Antidepressants are medicines recommended to help with managing depression and sometimes other conditions like anxiety. They work by adjusting the amount of chemical transmitters in our brains, because in people with depression, this is what’s thought to have changed. When first taking these tablets, it may take a few weeks to notice an improvement; the changes don’t happen instantly.
There are 3 main types of medicines:
- Selective Serotonin Reuptake Inhibitors (SSRIs)
- Serotonin Noradrenaline Reuptake Inhibitors (SNRIs)
- Melatonergic antidepressants
Why is it important to keep taking my medication
Most people start to feel better within 2 to 4 weeks of starting to take an antidepressant. It can take up to 2 months to experience the full effect. Everyone responds differently but you will most likely need to keep taking your medication for 6 to 12 months after you begin to feel better, to reduce the chances of the symptoms coming back.
Really great things you can do to help yourself
1. Wake up at a regular time
When you have depression, your sleep/wake pattern can be messed up. Getting up at the same time each morning can help get your body clock back to its normal rhythm.
Getting outdoors, preferably in the morning and go for a walk. It will give you a great feeling that you’ve achieved something for the day. Or make it social – hit the gym with a friend. Maybe you could join a local sporting or dance group. Any of these may give you the boost enough to get back into the type of exercise you usually enjoy.
3. Eat healthy meals
Getting back into regular eating patterns allows you to split up your day and restore your life’s rhythm. Remember – food can have an impact on mood, so try to eat nutritious foods, rather than the easy to grab fast-food. When we’re feeling down, it’s easy to reach for comfort food. Some of us lose interest in food – which comes from losing interest and pleasure in everyday parts of our lives.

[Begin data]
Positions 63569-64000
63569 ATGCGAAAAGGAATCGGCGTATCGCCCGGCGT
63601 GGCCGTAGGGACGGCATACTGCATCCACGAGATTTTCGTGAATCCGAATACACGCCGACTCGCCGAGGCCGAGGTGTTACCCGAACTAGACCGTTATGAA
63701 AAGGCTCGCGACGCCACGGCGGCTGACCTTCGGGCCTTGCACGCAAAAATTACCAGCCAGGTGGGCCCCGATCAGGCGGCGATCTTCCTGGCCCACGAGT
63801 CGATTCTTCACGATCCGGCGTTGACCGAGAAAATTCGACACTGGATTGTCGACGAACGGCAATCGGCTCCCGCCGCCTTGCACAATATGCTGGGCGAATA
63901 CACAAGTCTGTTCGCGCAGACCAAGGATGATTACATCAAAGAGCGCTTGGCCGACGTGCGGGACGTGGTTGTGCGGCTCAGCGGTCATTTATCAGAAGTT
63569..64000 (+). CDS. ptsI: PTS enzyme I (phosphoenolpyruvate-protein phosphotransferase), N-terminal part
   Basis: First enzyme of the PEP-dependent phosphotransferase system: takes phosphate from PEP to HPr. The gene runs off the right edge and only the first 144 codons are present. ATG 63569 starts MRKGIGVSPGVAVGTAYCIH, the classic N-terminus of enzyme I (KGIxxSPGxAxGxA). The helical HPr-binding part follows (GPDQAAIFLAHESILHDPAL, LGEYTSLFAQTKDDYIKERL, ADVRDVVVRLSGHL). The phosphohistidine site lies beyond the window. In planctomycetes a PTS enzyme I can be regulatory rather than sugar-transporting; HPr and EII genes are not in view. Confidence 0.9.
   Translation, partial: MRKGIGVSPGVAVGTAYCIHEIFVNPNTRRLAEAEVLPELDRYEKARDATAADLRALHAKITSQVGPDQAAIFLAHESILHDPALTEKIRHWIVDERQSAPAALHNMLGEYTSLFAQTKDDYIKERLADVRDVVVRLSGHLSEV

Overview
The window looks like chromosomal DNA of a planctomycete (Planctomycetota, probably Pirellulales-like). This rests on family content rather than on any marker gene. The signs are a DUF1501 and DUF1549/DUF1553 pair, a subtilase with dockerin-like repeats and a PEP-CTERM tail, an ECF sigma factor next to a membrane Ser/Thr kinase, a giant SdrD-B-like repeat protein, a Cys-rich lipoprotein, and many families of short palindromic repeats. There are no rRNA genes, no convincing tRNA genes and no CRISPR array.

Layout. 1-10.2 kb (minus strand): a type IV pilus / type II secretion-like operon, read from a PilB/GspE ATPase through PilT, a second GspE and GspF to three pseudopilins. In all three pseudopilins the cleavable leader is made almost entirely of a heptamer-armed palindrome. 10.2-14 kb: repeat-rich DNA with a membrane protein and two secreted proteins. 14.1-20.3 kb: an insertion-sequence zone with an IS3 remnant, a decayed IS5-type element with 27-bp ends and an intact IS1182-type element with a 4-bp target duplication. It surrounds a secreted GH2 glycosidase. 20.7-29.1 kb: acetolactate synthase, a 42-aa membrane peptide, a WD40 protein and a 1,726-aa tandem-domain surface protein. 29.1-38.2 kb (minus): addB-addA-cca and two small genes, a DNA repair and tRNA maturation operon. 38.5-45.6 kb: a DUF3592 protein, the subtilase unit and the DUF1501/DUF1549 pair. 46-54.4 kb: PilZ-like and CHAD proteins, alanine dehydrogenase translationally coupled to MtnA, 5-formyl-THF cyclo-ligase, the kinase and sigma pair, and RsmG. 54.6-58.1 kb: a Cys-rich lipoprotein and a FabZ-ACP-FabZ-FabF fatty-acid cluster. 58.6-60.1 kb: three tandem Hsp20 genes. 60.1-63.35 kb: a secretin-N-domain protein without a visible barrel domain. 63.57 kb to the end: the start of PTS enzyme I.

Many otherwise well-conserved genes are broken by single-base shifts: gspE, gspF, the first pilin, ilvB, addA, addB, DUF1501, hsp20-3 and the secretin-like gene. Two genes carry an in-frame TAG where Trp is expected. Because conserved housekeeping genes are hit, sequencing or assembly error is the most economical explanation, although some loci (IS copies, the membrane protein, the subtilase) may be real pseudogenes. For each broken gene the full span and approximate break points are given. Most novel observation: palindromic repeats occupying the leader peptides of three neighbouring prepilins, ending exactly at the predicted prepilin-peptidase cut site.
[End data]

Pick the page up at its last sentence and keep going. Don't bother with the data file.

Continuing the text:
Did you know that highly processed foods filled with salt, sugar and fat are more likely to lead to symptoms of depression? One study found that 1 in 3 people with depression had less symptoms of depression after improving their diet – by making healthy food choices. So instead of reaching for chips or icecream – try to stick with wholesome options like: fish, wholegrain bread, fruit and vegetables, yoghurt, nuts, legumes and plenty of water!
Remember, alcohol is a depressant and may work against your medication – so try to cut down.
4. Before you go to sleep
Sleep problems can be a symptom of depression, so try to not make things worse. Try going to sleep at a similar time each night. Maybe try doing something relaxing in the evening – like a bath. Stay away from screens and avoid eating rich food or drinking coffee for the hour or so before bed.
5. Stay on treatment
Even when you start to feel better, your doctor may want you to continue to take your treatment to help with your long-term recovery. Continue taking it until your doctor advises you to stop.
6. Talking about your problems early
with family members, friends, or your doctor to help prevent depression returning. There are also lots of places which provide support and information:
Beyondblue provides large number of resources and information for depression, anxiety, and bipolar disorder
SANE Australia promotes the understanding of mental illness through a range of publications and services. It is not a crisis counselling service
Black Dog Institute provides a range of information on depression and bipolar disorder
Lifeline a telephone crisis support service, operating 24 hours a day. Phone 13 11 14